The ’90s may be enjoying an aesthetic revival these days, but that doesn’t mean every one of the decade’s creations deserves celebration. In fact, when she first saw this house from the period, Los Angeles–based AD100 interior designer Mandy Cheng says she remembers thinking, “It looks very early-’90s Tuscan, and in a bad way.”
The home—located in LA’s Pacific Palisades—showed off what Cheng describes as “modernish Santa Barbara Mediterranean style” exterior architecture. The interior spaces, many of them double height, glowed warmly with sunlight from large windows. But that glow revealed an array of glaring 30-year-old missteps: the highly polished marble floors throughout the ground level, say, or the conspicuously anachronistic columns ending in pony walls that marked the entrance to a sunken living room.
Though the Mediterranean aesthetic appealed to Cheng and her clients—a young couple with a five-year-old daughter and a son on the way—the designer recalls, “There was no way I could turn this home into a grand old 1920s Spanish-style house. It just wouldn’t have translated correctly.”
Instead, Cheng made surgical changes to the interior architecture by bringing up the floor of that sunken living room and getting rid of those columns and pony walls. She then reimagined practically every surface of the five-bedroom, nearly 4,000-square-foot house and selected furniture, fittings, and fabrics that blended old and new. The clients “lean more contemporary, and I was mindful of that,” the designer says, noting that this gave her the freedom to reinterpret traditional Tuscan vernacular in modern ways.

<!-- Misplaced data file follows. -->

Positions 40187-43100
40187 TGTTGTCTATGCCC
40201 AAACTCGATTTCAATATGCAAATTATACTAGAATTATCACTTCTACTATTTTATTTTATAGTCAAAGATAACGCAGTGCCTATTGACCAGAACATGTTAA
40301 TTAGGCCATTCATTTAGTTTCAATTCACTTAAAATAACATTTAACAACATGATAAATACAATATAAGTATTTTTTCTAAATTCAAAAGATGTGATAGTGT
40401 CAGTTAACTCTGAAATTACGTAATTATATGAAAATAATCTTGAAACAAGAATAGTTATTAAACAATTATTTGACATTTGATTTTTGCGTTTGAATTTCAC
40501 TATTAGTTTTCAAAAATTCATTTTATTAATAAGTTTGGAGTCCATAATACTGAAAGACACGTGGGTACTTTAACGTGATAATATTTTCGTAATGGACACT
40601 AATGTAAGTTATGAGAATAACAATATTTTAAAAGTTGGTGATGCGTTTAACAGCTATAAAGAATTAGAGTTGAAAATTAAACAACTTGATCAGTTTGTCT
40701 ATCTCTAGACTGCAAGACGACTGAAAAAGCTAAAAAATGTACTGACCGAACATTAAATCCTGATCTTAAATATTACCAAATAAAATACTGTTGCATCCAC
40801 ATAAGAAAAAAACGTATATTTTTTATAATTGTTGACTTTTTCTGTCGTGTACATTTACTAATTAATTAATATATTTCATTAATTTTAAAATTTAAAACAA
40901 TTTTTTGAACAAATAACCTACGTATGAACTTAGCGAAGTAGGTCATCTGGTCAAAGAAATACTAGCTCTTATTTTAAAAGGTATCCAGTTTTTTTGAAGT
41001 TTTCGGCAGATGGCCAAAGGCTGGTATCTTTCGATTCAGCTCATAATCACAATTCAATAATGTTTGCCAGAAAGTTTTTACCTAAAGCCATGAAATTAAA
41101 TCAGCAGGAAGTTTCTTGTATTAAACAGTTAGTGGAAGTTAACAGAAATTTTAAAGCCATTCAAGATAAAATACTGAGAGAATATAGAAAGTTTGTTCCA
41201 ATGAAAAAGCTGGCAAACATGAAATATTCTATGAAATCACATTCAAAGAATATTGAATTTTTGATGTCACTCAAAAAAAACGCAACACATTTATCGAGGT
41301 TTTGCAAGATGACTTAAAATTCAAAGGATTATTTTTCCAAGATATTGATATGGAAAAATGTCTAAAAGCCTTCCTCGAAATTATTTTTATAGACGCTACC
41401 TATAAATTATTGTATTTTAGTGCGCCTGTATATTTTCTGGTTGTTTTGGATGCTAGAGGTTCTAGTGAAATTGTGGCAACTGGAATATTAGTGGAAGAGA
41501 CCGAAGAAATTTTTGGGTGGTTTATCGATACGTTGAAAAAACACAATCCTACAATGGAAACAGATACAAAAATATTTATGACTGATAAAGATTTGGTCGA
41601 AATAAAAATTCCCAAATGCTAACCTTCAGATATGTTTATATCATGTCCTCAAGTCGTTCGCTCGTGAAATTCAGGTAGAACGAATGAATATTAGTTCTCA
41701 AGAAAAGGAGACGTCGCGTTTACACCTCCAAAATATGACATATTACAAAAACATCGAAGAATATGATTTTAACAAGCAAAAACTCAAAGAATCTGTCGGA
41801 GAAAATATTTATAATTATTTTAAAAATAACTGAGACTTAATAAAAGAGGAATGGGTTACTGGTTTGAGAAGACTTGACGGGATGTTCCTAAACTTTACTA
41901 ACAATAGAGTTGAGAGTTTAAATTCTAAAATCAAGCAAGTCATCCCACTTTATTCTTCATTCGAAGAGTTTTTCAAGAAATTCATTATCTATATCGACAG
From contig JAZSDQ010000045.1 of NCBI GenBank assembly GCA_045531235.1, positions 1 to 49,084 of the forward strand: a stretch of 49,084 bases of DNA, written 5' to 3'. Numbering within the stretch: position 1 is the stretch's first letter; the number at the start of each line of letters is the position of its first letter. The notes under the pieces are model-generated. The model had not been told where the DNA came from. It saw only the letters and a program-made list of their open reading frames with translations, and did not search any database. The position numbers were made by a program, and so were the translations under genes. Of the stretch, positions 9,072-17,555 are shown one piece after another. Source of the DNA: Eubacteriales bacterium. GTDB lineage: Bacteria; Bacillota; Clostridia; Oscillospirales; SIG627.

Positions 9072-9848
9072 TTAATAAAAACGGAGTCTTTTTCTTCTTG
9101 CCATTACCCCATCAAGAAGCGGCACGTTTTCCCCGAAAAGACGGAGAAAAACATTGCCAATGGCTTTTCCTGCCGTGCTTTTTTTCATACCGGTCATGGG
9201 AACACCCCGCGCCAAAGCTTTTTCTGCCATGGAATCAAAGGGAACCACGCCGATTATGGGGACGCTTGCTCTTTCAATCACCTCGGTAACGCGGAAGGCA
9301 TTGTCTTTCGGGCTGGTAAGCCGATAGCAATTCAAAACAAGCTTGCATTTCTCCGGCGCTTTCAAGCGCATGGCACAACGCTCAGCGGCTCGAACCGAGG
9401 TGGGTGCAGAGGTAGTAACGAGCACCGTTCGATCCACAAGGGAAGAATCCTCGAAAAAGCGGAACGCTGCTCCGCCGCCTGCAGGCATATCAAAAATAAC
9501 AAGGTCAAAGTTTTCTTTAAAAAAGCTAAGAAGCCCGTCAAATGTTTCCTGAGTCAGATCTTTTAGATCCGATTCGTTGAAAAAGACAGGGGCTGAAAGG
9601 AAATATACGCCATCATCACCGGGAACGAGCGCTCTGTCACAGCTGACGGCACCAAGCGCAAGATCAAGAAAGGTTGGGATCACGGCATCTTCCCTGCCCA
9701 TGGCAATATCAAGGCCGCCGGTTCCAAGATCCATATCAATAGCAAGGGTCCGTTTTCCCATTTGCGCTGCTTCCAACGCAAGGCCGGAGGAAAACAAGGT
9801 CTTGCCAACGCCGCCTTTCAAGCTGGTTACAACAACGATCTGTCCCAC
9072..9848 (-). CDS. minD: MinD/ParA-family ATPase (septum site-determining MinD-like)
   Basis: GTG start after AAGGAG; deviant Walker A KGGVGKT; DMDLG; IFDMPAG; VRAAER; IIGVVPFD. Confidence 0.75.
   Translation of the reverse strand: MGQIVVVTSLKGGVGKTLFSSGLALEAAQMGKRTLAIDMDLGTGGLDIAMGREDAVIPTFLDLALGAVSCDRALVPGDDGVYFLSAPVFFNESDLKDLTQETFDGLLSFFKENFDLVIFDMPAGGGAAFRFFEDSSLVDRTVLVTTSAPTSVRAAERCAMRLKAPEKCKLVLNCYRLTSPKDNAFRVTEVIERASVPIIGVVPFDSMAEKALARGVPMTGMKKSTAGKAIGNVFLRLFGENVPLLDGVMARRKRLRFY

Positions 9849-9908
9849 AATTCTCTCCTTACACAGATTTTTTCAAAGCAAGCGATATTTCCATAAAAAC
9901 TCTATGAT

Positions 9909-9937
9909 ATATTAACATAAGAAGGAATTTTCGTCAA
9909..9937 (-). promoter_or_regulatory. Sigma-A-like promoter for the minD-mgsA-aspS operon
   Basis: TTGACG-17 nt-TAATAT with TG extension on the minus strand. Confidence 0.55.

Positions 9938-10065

“It was all about elevating the design while keeping it approachable,” says Cheng. “We wanted to find ways to make it contemporary and pull in the Old World feel without making it seem dated.” This meant using classic materials like warm woods and beautifully grained marbles but on modern silhouettes, and mixing in contemporary items, like of-the-moment bouclé upholstery, with items that read as more traditional.
A former Hollywood set designer, Cheng is known for the range of her portfolio, from approachable DIY makeovers to the brightly colored, pattern-filled LA home of actors Daveed Diggs and Emmy Raver-Lampman. Although the final product is always quite different, Cheng begins every project the same way. “With all my clients, I ask them to send me pictures of everything they like,” she says. “Even if it seems to them the images don’t all speak the same language, I’ll be able to figure out what the connection is.”
Here, Cheng noticed the clients, particularly the wife, gravitating towards neutral colors and textural finishes. “Whether in modern contemporary spaces or older ones, texture was what appealed to her—the more layers, the more she liked it.” And so, in the home’s living room, a wool-and-cotton, hand-knotted rug with a relatively high pile now pairs with oatmeal-hued, bouclé-covered armchairs and the clients’ own cognac-colored leather sofa. A trio of vintage taupe batik Hmong textiles, framed like artwork, hang over the newly streamlined Calacatta-marble fireplace.
Occasional pops of color also emerged as a theme in the clients’ inspiration images, which Cheng obliged with some amped-up hues. In the primary bathroom, Portola’s hazy green Nitty Gritty washes over a Roman clay finish, and in the daughter’s room, Portola’s pink Casa California covers nearly every surface. “We only left the ceiling white,” says Cheng, “so you don’t feel like you’re inside a Pepto Bismol bottle.”